Preventing Medicare Fraud

Medicare fraud is a severe problem. Medicare loses an estimated $60 billion each year to fraud, errors, and abuse. Every day, these issues affect people across the country and can lead to identity theft and cost you money. Here are some simple tips to help you protect yourself.

Watch for warning signs of a scam.

  • Unsolicited calls, emails, or visits – someone contacting you unexpectedly, claiming to be from Medicare and offering free services.
  • Requests for personal information – a demand for your Medicare number, Social Security number, or other personal information.
  • Pressure to act quickly – any threat that you will lose benefits or face other consequences if you do not comply with a deadline, often by paying or providing personal information.
  • Billings with errors – charges for services or supplies that were not ordered, were never received, or that Medicare already covered.
  • Suspicious websites or mailings – fake websites created to look like official ones but that have inconsistencies, errors, or other odd elements.

 Reduce your risk.

  • Only share your Medicare and Social Security numbers with people you trust.
  • Carry your Medicare card only when you need it.
  • Keep a record of all your medical visits and procedures.
  • Carefully review Medicare statements for mistakes and charges you do not recognize.
  • Trust your instincts and report any suspected fraud.

 Ask for help.

If you have questions about how to protect yourself, need to report fraud, or want help determining whether you have been a victim, Senior Medicare Patrol (SMP) can help.

In 1997, congress approved a new program of Senior Medicare Patrols to empower and assist Medicare beneficiaries, their families, and caregivers to prevent, detect, and report health care fraud, errors, and abuse through outreach, counseling, and education. SMPs are grant-funded projects of the U.S. Department of Health and Human Services, Administration for Community Living.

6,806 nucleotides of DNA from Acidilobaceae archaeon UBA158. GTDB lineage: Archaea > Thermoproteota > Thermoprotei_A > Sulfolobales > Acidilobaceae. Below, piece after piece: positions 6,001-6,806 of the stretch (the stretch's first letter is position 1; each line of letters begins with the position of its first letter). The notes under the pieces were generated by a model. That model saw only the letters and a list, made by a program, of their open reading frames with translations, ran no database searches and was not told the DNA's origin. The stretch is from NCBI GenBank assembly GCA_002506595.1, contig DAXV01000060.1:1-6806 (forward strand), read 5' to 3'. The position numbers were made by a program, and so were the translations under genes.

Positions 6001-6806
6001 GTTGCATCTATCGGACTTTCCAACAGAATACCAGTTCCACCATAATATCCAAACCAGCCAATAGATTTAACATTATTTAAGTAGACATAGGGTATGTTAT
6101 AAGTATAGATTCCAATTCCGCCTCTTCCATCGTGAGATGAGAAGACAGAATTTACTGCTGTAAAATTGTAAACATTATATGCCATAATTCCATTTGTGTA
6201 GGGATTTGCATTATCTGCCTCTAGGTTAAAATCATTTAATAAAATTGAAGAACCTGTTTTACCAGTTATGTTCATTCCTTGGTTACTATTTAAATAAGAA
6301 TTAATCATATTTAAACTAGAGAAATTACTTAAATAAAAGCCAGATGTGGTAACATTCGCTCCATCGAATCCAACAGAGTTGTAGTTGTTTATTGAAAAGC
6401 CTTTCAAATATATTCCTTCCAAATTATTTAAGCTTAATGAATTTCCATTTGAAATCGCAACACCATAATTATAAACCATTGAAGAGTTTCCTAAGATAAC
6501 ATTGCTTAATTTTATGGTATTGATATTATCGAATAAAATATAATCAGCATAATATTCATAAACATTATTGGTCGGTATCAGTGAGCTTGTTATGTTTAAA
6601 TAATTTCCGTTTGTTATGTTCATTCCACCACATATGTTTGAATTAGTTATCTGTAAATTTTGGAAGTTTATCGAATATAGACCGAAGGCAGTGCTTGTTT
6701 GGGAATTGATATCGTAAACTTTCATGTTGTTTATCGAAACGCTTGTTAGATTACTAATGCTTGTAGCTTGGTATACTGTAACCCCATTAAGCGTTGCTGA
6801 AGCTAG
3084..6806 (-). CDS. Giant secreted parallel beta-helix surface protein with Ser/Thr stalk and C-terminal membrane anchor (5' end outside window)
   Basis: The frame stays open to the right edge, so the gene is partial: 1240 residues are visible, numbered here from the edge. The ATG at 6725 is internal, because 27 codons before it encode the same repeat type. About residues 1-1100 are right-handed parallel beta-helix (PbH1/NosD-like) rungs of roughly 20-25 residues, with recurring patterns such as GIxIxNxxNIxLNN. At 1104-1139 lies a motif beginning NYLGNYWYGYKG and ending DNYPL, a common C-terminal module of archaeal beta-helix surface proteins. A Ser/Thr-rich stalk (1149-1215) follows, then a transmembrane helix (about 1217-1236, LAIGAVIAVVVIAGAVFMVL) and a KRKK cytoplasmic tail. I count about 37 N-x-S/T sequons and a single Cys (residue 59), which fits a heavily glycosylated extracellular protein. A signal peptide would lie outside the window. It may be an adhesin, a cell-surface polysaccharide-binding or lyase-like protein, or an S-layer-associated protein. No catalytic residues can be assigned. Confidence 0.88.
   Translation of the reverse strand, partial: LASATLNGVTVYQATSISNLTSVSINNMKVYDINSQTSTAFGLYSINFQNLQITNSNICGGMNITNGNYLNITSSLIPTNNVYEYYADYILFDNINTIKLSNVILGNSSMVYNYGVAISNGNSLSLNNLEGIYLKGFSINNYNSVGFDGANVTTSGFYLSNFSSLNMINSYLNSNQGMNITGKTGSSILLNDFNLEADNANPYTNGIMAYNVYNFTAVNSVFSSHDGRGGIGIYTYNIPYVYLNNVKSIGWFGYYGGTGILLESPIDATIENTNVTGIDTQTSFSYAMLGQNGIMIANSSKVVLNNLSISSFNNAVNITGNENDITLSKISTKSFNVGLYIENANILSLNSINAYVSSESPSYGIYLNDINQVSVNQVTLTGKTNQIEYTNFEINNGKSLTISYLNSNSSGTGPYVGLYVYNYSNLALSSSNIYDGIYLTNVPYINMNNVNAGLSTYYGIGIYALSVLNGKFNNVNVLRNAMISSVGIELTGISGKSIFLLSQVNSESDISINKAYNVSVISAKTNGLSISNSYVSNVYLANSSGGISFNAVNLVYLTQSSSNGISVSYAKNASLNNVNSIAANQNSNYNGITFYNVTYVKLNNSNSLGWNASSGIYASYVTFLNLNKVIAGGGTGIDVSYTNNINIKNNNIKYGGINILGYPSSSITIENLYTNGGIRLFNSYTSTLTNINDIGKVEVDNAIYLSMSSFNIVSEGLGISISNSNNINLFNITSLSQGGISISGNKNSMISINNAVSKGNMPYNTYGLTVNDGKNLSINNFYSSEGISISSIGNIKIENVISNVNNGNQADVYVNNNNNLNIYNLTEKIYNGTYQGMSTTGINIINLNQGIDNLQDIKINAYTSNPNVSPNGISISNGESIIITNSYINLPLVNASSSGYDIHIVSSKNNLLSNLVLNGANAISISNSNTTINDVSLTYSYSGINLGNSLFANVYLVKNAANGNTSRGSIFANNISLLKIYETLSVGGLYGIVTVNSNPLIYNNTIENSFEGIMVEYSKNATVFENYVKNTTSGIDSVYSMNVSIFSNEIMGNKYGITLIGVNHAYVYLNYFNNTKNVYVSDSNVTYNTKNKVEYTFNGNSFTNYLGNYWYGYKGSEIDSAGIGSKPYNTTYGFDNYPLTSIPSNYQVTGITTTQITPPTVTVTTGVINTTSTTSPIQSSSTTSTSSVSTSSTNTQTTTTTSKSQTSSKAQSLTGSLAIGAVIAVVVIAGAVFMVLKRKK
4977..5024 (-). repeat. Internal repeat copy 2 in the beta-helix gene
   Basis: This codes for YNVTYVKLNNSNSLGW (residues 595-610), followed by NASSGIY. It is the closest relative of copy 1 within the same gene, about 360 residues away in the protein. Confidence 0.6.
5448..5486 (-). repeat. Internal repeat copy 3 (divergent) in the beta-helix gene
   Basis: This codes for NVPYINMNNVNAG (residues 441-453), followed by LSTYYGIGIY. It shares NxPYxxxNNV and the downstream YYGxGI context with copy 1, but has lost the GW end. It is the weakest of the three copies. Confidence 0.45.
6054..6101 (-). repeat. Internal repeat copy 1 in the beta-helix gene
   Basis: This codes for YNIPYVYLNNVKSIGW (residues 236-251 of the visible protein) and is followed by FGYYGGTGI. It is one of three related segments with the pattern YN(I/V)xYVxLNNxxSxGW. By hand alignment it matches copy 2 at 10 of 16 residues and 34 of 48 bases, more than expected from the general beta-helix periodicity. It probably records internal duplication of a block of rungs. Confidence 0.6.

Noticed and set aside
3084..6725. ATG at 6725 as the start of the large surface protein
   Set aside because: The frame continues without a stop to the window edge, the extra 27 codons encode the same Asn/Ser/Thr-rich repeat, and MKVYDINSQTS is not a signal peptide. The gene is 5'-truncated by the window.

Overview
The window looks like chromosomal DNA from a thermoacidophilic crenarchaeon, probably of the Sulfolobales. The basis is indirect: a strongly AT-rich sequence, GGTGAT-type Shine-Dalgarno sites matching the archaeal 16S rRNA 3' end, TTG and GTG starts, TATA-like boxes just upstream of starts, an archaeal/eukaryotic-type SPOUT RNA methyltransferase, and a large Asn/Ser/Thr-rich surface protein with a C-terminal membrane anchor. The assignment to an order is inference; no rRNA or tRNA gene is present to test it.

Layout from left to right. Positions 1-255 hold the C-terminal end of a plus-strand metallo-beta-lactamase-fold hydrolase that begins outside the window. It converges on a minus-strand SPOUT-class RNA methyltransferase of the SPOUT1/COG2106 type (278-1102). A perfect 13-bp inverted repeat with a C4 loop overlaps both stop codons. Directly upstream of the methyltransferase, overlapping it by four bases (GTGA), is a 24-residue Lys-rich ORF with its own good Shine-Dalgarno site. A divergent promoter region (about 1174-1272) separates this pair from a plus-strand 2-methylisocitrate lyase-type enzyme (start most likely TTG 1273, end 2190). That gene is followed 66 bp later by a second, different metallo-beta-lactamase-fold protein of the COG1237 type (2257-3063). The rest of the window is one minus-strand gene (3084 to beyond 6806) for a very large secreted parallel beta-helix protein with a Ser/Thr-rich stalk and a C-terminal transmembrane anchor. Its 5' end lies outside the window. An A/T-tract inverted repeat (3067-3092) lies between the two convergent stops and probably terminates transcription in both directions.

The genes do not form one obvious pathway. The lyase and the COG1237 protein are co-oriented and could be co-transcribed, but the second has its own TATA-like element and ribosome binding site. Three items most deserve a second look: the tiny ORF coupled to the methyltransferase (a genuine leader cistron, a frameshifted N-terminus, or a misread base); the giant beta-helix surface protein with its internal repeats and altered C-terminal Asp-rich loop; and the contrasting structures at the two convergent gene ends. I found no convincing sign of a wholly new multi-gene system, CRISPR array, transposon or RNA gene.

SMP provides free, unbiased, one-on-one assistance to Medicare beneficiaries, their families, and caregivers. SMP has offices in all fifty states, Washington, DC, Puerto Rico, Guam, and the U.S. Virgin Islands. Local team members teach people how to prevent fraud, assist beneficiaries with billing errors and disputes, and help to report suspected fraud to the correct state and federal agencies.

The most effective way to combat fraud is to prevent it from happening. If you suspect Medicare Fraud, you can reach out to the Massachusetts SMP contact Lucilia Prates at 800-892-0890.

Another important Medicare service is SHINE (Serving the Health Insurance Needs of Everyone). What is SHINE and what can it do for you?

SHINE is a federally funded program helping you navigate Medicare. SHINE counselors are highly trained and will assist you with learning about Medicare and Medicare Savings Programs, whether you are exploring Medicare or are already enrolled.

Medicare Savings Programs (MSPs), formerly known as the MassHealth Senior Buy-In and Buy-In Programs can help with your Medicare costs, such as Part A and/or Part B premiums, deductibles, co-pays, and co-insurance. In Massachusetts, MSPs are managed by MassHealth and there are three different types of MSPs, with various levels of coverage assistance.

A SHINE counselor will help determine your eligibility for an MSP. The recent elimination of asset guidelines for MSPs may mean that you are eligible now when you may not have been eligible before. In addition, a SHINE counselor can review your Medicare coverage to determine if you are in the most cost-effective plan and will help you develop a plan of action to make Medicare work best for your particular circumstances.

To learn more about SHINE, call 978-281-1750 for an appointment with a certified SHINE Counselor at SeniorCare’s Gloucester offices. If Gloucester is not convenient, many local hospitals and councils on aging also offer SHINE services.